Bottle and Wine Glass on a Table

Artist: Pablo Picasso (Spanish, Malaga 1881–1973 Mougins, France )

Date: 1912

Medium: Charcoal, ink, cut and pasted newspaper, and graphite on paper

Dimensions: 24 3/8 × 18 5/8 in. (61.9 × 47.3 cm)

Classification: Drawings

Credit Line: Alfred Stieglitz Collection, 1949

Accession Number: 49.70.33

Rights and Reproduction: © 2016 Estate of Pablo Picasso / Artists Rights Society (ARS), New York

Description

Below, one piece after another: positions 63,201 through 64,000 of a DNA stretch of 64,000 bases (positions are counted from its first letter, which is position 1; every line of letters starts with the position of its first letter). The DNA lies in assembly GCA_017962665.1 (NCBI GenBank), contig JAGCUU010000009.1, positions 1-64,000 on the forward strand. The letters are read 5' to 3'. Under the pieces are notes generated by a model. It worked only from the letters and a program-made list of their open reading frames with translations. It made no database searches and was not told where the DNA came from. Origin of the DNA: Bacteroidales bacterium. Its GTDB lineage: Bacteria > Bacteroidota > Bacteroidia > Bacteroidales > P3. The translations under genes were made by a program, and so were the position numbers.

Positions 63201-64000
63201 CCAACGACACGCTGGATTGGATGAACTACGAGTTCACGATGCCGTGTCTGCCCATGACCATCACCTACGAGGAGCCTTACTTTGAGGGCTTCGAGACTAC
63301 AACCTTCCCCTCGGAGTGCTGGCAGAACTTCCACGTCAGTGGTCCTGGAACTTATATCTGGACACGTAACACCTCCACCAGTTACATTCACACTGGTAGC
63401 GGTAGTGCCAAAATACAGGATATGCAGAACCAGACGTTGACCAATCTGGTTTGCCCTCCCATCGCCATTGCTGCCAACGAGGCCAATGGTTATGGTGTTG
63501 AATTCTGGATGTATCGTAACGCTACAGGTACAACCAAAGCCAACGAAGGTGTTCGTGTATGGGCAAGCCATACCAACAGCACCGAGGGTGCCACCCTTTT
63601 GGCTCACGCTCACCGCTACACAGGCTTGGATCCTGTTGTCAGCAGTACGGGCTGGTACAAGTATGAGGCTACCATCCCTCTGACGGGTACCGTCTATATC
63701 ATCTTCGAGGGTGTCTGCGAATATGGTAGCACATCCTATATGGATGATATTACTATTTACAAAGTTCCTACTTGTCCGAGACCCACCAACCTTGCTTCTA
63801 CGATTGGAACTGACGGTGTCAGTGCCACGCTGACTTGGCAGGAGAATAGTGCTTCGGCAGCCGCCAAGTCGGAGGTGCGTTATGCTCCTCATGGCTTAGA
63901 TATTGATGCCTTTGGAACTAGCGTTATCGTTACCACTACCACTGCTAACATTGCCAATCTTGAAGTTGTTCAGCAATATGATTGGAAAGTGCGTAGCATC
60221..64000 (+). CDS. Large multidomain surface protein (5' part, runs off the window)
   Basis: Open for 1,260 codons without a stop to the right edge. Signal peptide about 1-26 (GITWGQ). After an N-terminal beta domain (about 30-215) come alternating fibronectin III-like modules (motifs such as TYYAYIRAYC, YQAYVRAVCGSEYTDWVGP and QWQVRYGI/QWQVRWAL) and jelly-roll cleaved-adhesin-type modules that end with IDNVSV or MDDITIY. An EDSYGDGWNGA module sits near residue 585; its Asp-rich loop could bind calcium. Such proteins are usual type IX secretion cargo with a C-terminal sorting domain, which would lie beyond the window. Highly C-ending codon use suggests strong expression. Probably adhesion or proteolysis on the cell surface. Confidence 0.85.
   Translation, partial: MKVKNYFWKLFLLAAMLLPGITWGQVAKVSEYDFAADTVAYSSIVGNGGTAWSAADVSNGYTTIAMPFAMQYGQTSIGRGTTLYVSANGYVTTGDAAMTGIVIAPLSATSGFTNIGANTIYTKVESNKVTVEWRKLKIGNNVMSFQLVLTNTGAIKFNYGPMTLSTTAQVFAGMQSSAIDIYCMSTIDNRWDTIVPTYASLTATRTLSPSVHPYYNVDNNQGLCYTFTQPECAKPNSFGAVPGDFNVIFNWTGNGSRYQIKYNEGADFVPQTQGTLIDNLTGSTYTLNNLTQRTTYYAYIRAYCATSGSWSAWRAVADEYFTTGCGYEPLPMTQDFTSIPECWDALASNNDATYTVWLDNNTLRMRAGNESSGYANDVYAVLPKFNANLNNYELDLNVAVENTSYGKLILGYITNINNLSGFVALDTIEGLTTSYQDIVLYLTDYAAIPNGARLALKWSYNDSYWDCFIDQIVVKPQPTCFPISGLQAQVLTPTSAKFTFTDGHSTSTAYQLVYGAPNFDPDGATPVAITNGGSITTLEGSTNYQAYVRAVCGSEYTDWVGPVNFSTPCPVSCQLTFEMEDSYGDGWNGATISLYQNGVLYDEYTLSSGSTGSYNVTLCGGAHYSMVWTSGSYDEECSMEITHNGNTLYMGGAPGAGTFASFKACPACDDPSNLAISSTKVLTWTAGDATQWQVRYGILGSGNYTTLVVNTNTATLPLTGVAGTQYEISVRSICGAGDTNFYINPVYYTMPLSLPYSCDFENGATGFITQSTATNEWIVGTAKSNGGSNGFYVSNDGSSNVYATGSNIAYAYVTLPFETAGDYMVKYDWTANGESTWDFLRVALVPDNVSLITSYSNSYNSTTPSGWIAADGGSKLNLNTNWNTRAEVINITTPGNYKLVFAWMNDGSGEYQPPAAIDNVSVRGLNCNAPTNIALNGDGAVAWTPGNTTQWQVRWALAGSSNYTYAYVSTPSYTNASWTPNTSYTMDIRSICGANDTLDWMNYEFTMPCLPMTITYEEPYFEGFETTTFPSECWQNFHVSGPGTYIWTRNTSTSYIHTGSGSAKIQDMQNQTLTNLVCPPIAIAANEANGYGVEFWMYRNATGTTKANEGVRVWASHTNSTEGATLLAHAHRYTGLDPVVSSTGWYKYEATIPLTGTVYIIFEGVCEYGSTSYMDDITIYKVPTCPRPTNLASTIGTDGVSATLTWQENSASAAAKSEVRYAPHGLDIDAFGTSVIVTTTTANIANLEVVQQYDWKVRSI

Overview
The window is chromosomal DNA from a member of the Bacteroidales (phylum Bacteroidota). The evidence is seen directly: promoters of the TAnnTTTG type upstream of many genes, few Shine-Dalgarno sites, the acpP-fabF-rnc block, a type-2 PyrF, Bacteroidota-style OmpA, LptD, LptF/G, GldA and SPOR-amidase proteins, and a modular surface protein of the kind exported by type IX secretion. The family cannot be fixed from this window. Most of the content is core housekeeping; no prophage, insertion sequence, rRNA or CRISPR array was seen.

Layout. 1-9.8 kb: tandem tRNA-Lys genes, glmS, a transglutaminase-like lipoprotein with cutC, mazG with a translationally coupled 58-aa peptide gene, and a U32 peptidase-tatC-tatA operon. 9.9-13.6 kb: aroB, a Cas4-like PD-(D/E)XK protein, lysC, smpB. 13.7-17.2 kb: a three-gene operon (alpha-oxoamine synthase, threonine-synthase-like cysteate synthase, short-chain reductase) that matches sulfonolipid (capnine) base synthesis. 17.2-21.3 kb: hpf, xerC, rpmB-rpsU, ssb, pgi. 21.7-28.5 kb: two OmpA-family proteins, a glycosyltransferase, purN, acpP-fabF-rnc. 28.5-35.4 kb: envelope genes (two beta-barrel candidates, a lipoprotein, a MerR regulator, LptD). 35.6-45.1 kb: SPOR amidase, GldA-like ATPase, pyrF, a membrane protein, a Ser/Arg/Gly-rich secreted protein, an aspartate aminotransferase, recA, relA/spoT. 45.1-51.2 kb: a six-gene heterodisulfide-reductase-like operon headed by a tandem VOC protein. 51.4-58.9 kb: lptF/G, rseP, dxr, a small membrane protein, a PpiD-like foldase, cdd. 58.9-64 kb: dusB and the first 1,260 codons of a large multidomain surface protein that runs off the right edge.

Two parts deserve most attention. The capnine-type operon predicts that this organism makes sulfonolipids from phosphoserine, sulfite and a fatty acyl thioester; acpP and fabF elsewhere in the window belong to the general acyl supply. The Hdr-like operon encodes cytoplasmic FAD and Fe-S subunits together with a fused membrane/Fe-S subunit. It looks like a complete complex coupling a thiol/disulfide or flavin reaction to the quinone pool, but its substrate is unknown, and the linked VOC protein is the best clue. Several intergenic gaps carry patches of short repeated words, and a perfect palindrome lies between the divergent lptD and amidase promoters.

Following Picasso's first U.S. exhibition, at gallery 291 in 1911, his work was once again shown at that gallery in the winter of 1914-15 in a joint exhibition with fellow Cubist Georges Braque. Considering this collage to be one of Picasso's best to represent the "complete 'abstraction' of the modern movement," Alfred Stieglitz purchased this work from the show for his personal collection. The image is one for which Picasso did a number of variations in Paris during the autumn-winter of 1912; in each version, a tall bottle and goblet are set out on a small round table. Here, the still-life objects are outlined without any pretense at three-dimensional form, and depicted from various angles so that head-on and aerial views are presented simultaneously. The full silhouette of the goblet (glass, stem, and foot), for instance, is clearly outlined at center right, but so too is its circular rim, which could only have been seen from above. Like Man with a Hat Holding a Violin (1999.363.64), another collage of the same year, this composition includes a clipping from the Parisian newspaper Le Journal of December 3, 1912 (placed along the side of the bottle). The article's headline, which reads "M. Millerand, Ministre de la guerre, fletrit l'antimilitarisme" (Mr. Millerand, Minister of War, denounces antimilitarism"), seems to indicate Picasso's awareness of the gathering tensions leading to World War I. However, rather than directly addressing these concerns through a military subject, he subtly contrasts the political reality of the times against the carefree bohemian lifestyle of Parisian cafés. Picasso's use of collaged newspaper also sets up a dichotomy between his artistic interpretation of objective reality and reality itself, making the lines between art and life even more ambiguous.

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